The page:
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In an unusual turn of events, Ontario’s Ministry of Transportation has had two Fisheries Act convictions this fall: one for road construction and design, the other for road maintenance.

In September we blogged about the Ontario Ministry of Transportation pleading guilty to Fisheries Act charges for sediment repeatedly released from a Highway 11 construction project near Burks Falls, Ontario. The total penalty was $250,000, with $225,000 going to Environment Canada’s Environmental Damages Fund. It is very rare for a highway designer to accept responsibility for its design flaws in this way, and it is unusual for construction erosion penalties to be so large.

The MTO was also recently convicted of another set of Fisheries Act charges, this time for a road washout that sent 8000 tonnes of sediment into the Seguin River system. This washout caused significant negative impacts to fish and fish habitat, and happened because MTO failed to properly maintain a culvert. Once the culvert was obstructed, melt waters, snow and ice built up against a road embankment. Eventually, the embankment failed, spilling a high volume of sediment and other materials into the river. The total penalty was $95,000, with $75,000 directed to the Environmental Damages Fund. The Fund, in turn, allows the federal government to award money to local groups for environmental and wildlife conservation projects.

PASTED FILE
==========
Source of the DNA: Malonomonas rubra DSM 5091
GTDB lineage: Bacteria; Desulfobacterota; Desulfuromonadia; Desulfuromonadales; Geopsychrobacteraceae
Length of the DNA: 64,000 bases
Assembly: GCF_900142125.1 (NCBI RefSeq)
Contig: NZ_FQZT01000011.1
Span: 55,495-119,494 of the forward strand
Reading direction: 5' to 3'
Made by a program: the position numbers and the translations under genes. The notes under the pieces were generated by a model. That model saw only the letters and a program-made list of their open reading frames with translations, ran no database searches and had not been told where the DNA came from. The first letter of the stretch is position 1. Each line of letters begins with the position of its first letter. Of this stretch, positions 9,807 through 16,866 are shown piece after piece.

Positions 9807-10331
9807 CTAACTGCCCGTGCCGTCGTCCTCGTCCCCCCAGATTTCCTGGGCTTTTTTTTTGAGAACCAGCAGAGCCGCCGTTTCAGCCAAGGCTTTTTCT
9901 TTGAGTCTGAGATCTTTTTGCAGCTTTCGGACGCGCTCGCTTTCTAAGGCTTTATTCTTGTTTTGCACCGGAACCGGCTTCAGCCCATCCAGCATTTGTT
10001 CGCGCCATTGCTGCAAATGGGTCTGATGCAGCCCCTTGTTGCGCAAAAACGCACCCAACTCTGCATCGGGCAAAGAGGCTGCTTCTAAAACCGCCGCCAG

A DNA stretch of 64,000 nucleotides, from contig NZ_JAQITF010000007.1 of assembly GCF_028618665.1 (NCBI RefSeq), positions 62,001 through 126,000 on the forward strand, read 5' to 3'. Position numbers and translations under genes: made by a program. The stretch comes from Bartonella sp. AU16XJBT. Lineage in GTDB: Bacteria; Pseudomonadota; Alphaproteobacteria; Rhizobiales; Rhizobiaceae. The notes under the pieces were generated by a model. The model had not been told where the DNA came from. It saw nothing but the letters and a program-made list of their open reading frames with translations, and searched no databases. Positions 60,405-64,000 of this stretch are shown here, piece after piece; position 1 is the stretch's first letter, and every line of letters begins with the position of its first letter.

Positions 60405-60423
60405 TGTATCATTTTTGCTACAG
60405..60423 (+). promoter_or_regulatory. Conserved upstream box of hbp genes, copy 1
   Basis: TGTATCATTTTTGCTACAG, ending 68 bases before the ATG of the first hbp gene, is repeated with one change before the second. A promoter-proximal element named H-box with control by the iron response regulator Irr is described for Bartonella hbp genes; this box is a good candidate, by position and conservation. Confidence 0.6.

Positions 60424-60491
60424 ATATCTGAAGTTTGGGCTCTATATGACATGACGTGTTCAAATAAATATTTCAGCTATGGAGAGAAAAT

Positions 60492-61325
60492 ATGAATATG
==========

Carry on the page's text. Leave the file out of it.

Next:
These two cases have resulted in notable penalties against Ontario’s largest  infrastructure builder. But will they change anything? The MTO could significantly reduce the environmental impacts of its transportation infrastructure, but will $340,000 in penalties make it take precautions that could cost millions? Especially since recent federal changes to the Fisheries Act may have taken away much of its teeth? We do note that the Ministry of Transportation has not publicly acknowledged either of its convictions.

Does anyone know if MTO is actually planning, or making, any changes as a result of these two cases? If so, please do write and let us know.

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